Tailored but Feminine Girl Names

Tailored but Feminine Girl Names

Tailored girl names that are also feminine are the order of the day. He says Mary. She says Halston. Where’s the middle ground between those two extremes? The Name Sage sets out to find a compromise for their daughter.

Taylor writes:

My husband and I are expecting a baby girl in mid-June. For boys, we agreed on names like Ronan and Finn, but when it comes to girl names, our styles are completely different.

He likes Abigail, Mary, and Hannah classic/popular names that I do not like at all. My favorites are Hunter and Halston, as I prefer unisex names for girls, and he strongly dislikes them.

Are there any choices that are a happy compromise?

The Name Sage replies:

So your husband likes his names time-tested, Top Ten, and clearly feminine, while you prefer something tailored, unisex, and maybe even downright new?

As impossible as that sounds, let me assure you there’s a big middle ground. Some of my favorite girl names fall midway between Halston and Mary.

Let’s talk about three possible approaches – only one of which requires drafting a new list.

First, how about a double name? It sounds a little Southern, but a name like Mary Halston could offer the best of both worlds.

One of my all-time favorite combinations is Mary Blair. (Which just happens to the be the first and last name of the Disney designer responsible for It’s A Small World.) Or maybe Mary Reeve or Mary Quinn?

Or maybe you choose the uncommon, unisex name … but your husband picks the conventional, feminine nickname. Would he like Halston if you called her Hallie?

There’s also:

Abington, called Abby

Campbell, called Cammie or Bella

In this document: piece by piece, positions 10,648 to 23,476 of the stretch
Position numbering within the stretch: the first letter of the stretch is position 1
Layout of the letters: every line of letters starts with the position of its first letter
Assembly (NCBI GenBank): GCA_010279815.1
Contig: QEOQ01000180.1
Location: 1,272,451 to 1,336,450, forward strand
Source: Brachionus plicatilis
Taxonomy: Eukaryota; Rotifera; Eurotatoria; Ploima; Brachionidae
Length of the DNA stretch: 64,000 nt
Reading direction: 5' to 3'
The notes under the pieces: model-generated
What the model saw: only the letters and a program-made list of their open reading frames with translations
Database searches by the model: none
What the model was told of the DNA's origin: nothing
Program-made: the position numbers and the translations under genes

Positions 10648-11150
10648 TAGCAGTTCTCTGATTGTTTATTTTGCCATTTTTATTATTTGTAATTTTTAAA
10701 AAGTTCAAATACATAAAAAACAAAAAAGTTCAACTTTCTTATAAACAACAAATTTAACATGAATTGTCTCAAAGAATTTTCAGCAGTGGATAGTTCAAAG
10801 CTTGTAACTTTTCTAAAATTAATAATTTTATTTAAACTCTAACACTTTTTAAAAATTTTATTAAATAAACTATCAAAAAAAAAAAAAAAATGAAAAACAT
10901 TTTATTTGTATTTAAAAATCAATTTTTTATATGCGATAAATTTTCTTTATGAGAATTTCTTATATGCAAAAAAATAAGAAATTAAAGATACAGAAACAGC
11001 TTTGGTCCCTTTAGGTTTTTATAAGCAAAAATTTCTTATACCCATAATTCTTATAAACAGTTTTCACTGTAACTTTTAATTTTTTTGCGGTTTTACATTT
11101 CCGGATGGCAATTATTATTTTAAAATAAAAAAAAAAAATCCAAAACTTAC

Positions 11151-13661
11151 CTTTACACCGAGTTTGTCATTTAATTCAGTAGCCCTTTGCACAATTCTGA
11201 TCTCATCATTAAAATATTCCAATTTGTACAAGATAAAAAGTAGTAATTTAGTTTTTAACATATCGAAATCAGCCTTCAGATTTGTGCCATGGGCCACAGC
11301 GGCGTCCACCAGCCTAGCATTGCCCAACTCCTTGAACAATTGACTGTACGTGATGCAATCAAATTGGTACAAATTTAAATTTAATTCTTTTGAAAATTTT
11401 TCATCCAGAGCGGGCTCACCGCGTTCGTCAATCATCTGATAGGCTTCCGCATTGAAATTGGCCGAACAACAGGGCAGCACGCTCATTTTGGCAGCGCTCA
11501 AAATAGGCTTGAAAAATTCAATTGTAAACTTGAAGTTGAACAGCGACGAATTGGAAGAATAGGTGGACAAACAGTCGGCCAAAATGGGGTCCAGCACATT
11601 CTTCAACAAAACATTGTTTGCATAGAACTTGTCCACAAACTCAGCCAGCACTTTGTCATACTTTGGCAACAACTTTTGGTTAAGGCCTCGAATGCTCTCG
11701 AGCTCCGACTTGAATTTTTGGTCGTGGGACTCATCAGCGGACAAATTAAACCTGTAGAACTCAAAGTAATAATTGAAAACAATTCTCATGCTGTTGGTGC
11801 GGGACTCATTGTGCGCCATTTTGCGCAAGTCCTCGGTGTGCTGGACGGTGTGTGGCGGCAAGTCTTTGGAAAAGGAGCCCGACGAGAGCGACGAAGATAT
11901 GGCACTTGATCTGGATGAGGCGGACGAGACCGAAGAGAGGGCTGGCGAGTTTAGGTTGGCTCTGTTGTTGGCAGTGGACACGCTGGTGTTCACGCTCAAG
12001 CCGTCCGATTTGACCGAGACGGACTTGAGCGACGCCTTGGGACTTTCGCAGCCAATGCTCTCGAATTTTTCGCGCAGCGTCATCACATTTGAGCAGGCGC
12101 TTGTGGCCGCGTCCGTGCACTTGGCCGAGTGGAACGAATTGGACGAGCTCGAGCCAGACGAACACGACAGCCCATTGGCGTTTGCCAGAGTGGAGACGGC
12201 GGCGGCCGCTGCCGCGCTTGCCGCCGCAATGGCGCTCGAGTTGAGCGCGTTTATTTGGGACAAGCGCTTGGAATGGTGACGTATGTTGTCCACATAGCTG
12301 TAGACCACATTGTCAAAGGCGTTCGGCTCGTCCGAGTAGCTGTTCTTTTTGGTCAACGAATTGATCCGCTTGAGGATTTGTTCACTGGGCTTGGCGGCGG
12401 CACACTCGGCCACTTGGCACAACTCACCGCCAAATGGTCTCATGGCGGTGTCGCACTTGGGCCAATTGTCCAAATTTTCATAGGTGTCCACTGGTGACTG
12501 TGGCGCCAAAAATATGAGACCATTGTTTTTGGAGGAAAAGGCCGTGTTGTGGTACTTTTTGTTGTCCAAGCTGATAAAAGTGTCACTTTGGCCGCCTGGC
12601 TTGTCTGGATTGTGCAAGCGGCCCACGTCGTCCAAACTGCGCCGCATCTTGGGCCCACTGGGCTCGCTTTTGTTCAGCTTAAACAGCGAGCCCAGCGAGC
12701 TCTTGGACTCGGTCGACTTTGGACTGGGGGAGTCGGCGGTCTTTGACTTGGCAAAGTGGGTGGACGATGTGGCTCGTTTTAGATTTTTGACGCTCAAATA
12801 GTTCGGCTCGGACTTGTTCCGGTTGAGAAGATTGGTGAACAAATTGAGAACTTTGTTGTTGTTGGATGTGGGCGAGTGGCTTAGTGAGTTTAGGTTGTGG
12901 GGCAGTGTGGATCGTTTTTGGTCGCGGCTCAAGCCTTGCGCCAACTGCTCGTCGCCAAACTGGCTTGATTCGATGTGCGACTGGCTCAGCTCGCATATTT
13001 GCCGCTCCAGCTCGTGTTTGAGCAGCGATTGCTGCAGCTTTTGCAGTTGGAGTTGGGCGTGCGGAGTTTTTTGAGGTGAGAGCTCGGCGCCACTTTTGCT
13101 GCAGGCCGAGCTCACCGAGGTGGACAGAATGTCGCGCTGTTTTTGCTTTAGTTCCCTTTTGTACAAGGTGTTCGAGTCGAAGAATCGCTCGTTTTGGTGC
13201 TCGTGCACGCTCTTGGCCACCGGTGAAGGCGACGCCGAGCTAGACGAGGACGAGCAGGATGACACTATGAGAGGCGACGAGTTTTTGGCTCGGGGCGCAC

Hunter, called Honey

Ellington, called Ellie

Grayson, called Gracie

Maguire, called Maggie

Sullivan, called Liv

Winslet, called Winnie

If neither of those approaches works, then it’s time to start fresh. Let’s find names that are conventionally feminine in origin and use, but with a tailored style that might feel unisex, even if the numbers give the names to the girls.

Afton – It’s a river in Scotland, made famous by a Robert Burns poem and a handful of song adaptations. (Most recently, Nickel Creek recorded it in 2000.) It’s tailored and nickname proof, but “Sweet Afton” makes it sound like a lullaby for a daughter.

Arden – Shakespeare’s Forest of Arden makes this name literary; it’s used for twice as many girls as boys, but doesn’t make the Top 1000 for either – at least not on the current list. (In 2015 and 2016, it charted for girls. Way back in the 1950s, it was used more often for boys.)

Bellamy – There’s a male television character named Bellamy right now (on the sci fi series The 100), but it remains twice as popular for girls as boys. It fits with names like Delaney, unisex in theory, but used in much larger numbers for girls. And, of course, all the Belle and Bella nicknames help.

Maeve – Since Ronan and Finn are on your boys’ list, would you consider something equally Irish for a daughter? Maeve is sharp and bright, not a ruffle or frill anywhere. But it’s traditionally feminine, associated with a legendary warrior queen of Connacht.

Maren – One of many names related to Mary, Maren sounds modern – but has traditional roots as a Mary name in Scandinavia and Northern Europe. Country-pop crossover artist Maren Morris has put this on parents’ radar in recent years, but it still feels uncommon.

Simone – This name reads exactly like what it is – French and feminine. But it’s tailored and relatively rare, too, a name that could satisfy cravings for something traditional and fresh at once.

Sybil – As tailored as they come, Sybil feels classic and feminine, but quite unexpected. Even after the name’s use in Downton Abbey, it remains outside of the current US Top 1000. It’s a great substitute for Abigail.

Tamsin – Tammy reigned as the sweetheart of the 1960s, but Tamsin never caught on. Tammy is usually linked to the Old Testament Tamar and Tamara, but Tamsin comes from Thomasina, a feminine form of Thomas. It’s far more common in the UK than the US – but that’s not necessarily a bad thing.

My top pick for you is Maren. It falls exactly halfway between Mary and Halston, a tailored name with deeply traditional roots. It currently stands at Number 633 in the US, making it familiar, but not too common. I think it’s the perfect compromise for your daughter.

Readers, did you and your partner disagree on naming styles? How did you resolve your differences? And what would you suggest to Taylor?